A quick search for Irish horror films yields recent films like The Killing of a Sacred Deer and The Little Stranger. And fine films they may be, but they are categorised as Irish due to the presence of the Irish actors; Colin Farrell and Barry Keoghan in the first instance and Domhnall Gleeson in the latter. While both of those films are respectably creepy choices (Sacred Deer is particularly uncomfortable watching), the list below contains some lesser-known Irish horror films set in Ireland with a predominantly Irish cast and crew. There are plenty of other great ones out there, but here are some of my favourites….
The Devil’s Doorway
A brand new addition to the Irish horror film catalogue, this found footage film is unsettling in its premise alone as two priests investigate a weeping statue of St. Mary in a Magdalene laundry. Father Thomas Riley and Father John Thornton are sent by the Vatican to investigate a miraculous event in an Irish home for fallen women in 1960 only to uncover unexplainable and demonic forces at play. Directed by Aislinn Clarke, this it was released earlier this year and quickly picked up for American distribution by IFC Midnight. Read our review of Devil’s Doorway and interview with Aislinn Clarke.
A 2012 Irish psychological horror film written and directed by Ciaran Foy, this was his feature film debut before moving on to directing the second film of the Sinister horror franchise. The film stars Aneurin Barnard as Tommy, a widower raising his baby alone after an attack by a gang of violent youths infected with an unknown illness leaves his wife dead and him suffering from agoraphobia. Steeped in paranoia we follow Tommy as he tries to evade his own fear and self doubt as well as the infected children who hunt him and his baby.
Mixed reviews for this one but still worth a look. It premiered at the Tribeca Film Festival in 2014 upon its release. A depressed film archivist becomes obsessed with an old 16mm film reel with footage from a horrific murder that occurred in the early 1900’s. When his wife goes missing not long after he discovers her adulterous behaviour he begins to see ghost like apparitions in his home. Soon he finds himself questioning his own sanity as he tries to convince local Gardai of his innocence and to protect his young son from what he believes to be supernatural threats. Read our review of The Canal.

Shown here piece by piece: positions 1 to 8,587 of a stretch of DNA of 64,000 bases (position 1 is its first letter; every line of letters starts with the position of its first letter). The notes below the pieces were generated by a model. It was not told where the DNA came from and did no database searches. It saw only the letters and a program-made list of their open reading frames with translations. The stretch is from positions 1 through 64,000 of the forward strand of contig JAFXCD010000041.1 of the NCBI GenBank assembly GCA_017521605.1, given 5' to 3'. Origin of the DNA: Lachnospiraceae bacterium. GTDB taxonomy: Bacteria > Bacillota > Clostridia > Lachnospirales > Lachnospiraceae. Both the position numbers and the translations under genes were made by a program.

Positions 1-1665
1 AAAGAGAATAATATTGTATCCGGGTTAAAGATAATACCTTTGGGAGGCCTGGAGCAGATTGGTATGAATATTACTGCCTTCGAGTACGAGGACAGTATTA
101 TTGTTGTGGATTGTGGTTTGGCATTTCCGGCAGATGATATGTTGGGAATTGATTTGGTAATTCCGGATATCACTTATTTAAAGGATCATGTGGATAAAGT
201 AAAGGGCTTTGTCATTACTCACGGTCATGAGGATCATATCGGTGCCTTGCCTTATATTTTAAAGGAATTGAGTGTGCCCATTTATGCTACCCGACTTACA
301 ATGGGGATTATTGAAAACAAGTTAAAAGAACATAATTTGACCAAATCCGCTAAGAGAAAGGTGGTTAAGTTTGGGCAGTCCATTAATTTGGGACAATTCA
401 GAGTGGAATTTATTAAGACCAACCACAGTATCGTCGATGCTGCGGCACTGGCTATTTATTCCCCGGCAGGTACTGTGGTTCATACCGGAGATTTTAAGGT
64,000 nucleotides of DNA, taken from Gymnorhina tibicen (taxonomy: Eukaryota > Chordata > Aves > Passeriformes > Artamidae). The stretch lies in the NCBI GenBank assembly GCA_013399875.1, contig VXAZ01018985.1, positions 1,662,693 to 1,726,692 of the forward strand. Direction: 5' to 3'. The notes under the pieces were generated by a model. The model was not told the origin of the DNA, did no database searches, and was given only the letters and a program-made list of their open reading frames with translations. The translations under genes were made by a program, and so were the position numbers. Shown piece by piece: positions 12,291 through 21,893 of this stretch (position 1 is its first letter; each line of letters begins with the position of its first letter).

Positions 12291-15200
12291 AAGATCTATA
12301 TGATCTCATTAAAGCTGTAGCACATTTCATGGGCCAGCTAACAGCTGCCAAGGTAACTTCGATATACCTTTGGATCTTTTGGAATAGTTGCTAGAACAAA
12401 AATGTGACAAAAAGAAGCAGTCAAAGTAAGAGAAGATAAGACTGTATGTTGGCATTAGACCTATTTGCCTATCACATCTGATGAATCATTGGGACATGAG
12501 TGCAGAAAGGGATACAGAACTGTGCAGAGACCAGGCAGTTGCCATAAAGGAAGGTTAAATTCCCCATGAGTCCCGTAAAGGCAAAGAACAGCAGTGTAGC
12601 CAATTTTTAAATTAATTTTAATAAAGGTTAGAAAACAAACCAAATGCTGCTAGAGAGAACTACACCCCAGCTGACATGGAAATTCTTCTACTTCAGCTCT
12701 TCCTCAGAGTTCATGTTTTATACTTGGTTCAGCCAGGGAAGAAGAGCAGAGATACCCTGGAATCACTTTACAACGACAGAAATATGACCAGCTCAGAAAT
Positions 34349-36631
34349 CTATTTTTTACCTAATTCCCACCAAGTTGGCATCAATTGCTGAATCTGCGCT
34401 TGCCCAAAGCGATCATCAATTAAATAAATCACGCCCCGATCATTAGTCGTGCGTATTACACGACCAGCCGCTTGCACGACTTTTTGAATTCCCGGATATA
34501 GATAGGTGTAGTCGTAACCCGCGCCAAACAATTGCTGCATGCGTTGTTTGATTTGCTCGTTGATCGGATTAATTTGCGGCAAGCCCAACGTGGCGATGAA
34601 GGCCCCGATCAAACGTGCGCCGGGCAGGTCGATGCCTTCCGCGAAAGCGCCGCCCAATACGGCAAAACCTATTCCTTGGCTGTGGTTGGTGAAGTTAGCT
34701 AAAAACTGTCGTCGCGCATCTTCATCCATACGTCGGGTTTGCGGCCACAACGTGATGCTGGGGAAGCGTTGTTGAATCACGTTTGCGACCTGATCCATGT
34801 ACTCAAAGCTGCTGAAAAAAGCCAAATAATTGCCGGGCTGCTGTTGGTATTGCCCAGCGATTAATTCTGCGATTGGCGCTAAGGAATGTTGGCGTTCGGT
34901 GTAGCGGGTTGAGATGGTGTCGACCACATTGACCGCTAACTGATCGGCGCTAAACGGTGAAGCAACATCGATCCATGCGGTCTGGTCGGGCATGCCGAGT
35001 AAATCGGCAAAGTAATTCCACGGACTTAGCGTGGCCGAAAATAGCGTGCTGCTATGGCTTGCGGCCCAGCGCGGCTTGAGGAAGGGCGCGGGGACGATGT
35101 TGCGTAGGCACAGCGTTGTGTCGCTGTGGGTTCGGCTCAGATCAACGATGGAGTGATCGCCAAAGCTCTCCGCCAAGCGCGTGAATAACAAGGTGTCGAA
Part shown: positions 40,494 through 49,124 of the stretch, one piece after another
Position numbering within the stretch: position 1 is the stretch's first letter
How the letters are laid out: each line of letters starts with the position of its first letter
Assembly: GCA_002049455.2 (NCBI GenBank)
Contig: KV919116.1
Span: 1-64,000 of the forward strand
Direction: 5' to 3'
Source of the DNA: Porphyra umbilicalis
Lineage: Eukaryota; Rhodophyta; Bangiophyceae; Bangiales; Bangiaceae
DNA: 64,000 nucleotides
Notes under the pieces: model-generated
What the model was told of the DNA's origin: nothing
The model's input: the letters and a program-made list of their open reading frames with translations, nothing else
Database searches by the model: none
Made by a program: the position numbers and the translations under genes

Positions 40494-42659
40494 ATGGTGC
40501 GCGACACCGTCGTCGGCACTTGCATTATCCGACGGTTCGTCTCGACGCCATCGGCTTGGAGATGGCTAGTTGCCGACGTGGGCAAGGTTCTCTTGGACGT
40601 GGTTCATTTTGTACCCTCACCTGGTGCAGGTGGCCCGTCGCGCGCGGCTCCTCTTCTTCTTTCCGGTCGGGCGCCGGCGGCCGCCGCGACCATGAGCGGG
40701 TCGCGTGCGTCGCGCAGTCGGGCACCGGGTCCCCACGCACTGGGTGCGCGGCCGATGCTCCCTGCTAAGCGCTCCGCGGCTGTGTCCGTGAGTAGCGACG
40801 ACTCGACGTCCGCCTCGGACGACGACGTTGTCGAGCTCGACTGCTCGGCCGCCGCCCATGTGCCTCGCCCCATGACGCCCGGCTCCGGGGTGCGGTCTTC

Taking inspiration from films like The Thing, Alien and The Evil Dead, Corin Hardy’s 2015 film premiered at Sundance Film Festival. After moving to a remote house in a forest in Ireland, a family from London notices increasingly strange sounds and occurrences after a venture into the local woodland one afternoon. Warnings from villagers and locals which they had first dismissed as rural legends begin to ring true in their ears as they realise there are much more sinister forces at play and their very existence is under threat.
This Irish gothic horror was shot on location at Loftus Hall aka ‘the most haunted house in Ireland’ and premiered at Toronto 2017. A family curse confines orphaned twins to their home as punishment for their ancestors’ sins. Bound to the rules of a creepy childhood lullaby, the twins cannot allow any outsiders inside the house, they must be in their rooms by midnight and must never apart from one another. When they break the rules they incur the wrath of a sinister presence that inhabits the house after midnight.
Directed by Neil Jordan and starring Gemma Arterton, Saoirse Ronan,and Jonny Lee Miller, Byzanthium follows a mother and daughter vampire duo who seek refuge in a rundown hotel whilst on the run. When vampire mother Clara meets a lonely guesthouse owner he agrees to provide shelter in his deserted property. Her daughter befriends a local teen and confides in him, but when knowledge of their secret spreads, their past in the shape of a revenge-seeking vampire gang catches up with them with deathly consequence.
Shrooms is a cult classic for all Irish horror film aficionados. This slasher-by-numbers troupe was directed by Paddy Breathnach and follows a group of American students and their English guide as they head off on an excursion in the Wicklow mountains looking for psilocybin mushrooms. While collecting the plants one of the group eats a death bell mushroom and suffers a seizure. Soon after she experiences dream-like trances in which she begins to have premonitions of future events and serial killer hunting them in the woods and slowly the hallucinations and real life events begin to merge. Benni Johnston